Feasting away on sugary foods regularly can destroy the “good” bacteria living in your gut, warns a new paper from Columbia University researchers. Their mouse study suggests sugar alters the gut microbiome composition and can lead to greater risk for metabolic disease, prediabetes, and weight gain.
Millions of Americans follow what’s dubbed the “Western diet,” which is high in fattening and sugary food. It’s significantly linked to obesity, metabolic syndrome, and diabetes. However, how unhealthy foods jumpstart a path into diseases is still under investigation.
Study authors investigated the effects a Western-style diet has on the gut microbiome of mice. After four weeks, the mice showed signs of metabolic syndrome through weight gain, insulin resistance, and glucose intolerance. Inside their guts, the microbiome shifted to a reduction in segmented filamentous bacteria—common in rodents, fish, and chickens—and increased other types of bacteria.
Having fewer filamentous bacteria had a negative impact on the immune system. The decrease in filamentous bacteria caused a reduction in Th17 immune cells—needed to prevent metabolic disease, diabetes, and weight gain—in the gut.
“These immune cells produce molecules that slow down the absorption of ‘bad’ lipids from the intestines and they decrease intestinal inflammation,” says Dr. Ivaylo Ivanov, associate professor of microbiology & immunology at Columbia’s College of Physicians and Surgeons, in a release. “In other words, they keep the gut healthy and protect the body from absorbing pathogenic lipids.”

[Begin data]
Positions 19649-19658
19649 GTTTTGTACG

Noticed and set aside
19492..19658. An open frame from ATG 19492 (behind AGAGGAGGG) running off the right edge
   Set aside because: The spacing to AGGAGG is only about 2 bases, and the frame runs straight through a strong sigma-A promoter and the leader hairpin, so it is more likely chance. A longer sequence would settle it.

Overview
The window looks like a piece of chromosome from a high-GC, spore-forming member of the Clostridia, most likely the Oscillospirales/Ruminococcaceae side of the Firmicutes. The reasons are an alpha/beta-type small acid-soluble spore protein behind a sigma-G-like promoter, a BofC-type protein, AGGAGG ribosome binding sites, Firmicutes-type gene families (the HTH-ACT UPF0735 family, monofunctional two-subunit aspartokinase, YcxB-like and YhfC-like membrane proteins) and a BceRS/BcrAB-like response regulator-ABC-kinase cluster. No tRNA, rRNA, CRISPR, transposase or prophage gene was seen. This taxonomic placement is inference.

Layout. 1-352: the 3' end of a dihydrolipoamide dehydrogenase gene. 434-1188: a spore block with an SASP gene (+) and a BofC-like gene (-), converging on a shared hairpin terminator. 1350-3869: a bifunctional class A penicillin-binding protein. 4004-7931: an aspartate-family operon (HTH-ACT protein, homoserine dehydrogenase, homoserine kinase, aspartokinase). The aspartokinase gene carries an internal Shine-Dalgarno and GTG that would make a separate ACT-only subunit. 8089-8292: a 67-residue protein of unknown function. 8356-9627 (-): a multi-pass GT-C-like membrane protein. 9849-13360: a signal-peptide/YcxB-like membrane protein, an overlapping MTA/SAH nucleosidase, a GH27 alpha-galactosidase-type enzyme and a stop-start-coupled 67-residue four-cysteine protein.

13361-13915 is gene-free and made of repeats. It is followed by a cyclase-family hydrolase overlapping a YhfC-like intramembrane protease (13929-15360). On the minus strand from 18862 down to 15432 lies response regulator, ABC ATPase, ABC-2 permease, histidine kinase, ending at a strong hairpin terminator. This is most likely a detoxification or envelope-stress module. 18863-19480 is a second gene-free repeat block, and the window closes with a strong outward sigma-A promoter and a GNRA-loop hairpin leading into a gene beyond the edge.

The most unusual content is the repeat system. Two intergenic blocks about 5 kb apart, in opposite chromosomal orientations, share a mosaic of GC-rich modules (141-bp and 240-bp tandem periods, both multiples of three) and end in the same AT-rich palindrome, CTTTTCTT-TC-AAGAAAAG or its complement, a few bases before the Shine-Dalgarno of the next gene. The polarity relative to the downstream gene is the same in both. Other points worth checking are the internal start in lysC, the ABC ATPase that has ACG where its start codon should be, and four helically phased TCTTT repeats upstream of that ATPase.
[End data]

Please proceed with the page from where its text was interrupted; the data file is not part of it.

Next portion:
Of all the ingredients in the Western diet, sugar was the main culprit behind the destruction of filamentous bacteria. “Sugar eliminates the filamentous bacteria, and the protective Th17 cells disappear as a consequence,” explains Ivanov. “When we fed mice a sugar-free, high-fat diet, they retain the intestinal Th17 cells and were completely protected from developing obesity and pre-diabetes, even though they ate the same number of calories.”
The simple solution might have been to cut sugar from the diet altogether, but doing so did not help all mice. Eliminating sugar did not restore filamentous bacteria. Additionally, animals who did not have much of the bacteria to begin with grew obese and developed diabetes even after taking sugar out of the diet.
“This suggests that some popular dietary interventions, such as minimizing sugars, may only work in people who have certain bacterial populations within their microbiota,” says Ivanov.
Probiotics may help. Supplements of filamentous bacteria restored Th17 cells and recovered protection for metabolic syndrome even when on a high-fat diet.
While human gut microbiome is certainly not the same as mice, study authors say having other types of filamentous bacteria could be protective against disease.
“Microbiota are important, but the real protection comes from the Th17 cells induced by the bacteria,” says Ivanov. “Our study emphasizes that a complex interaction between diet, microbiota, and the immune system plays a key role in the development of obesity, metabolic syndrome, type 2 diabetes, and other conditions. It suggests that for optimal health it is important not only to modify your diet but also improve your microbiome or intestinal immune system, for example, by increasing Th17 cell-inducing bacteria.”
The study is published in the journal Cell.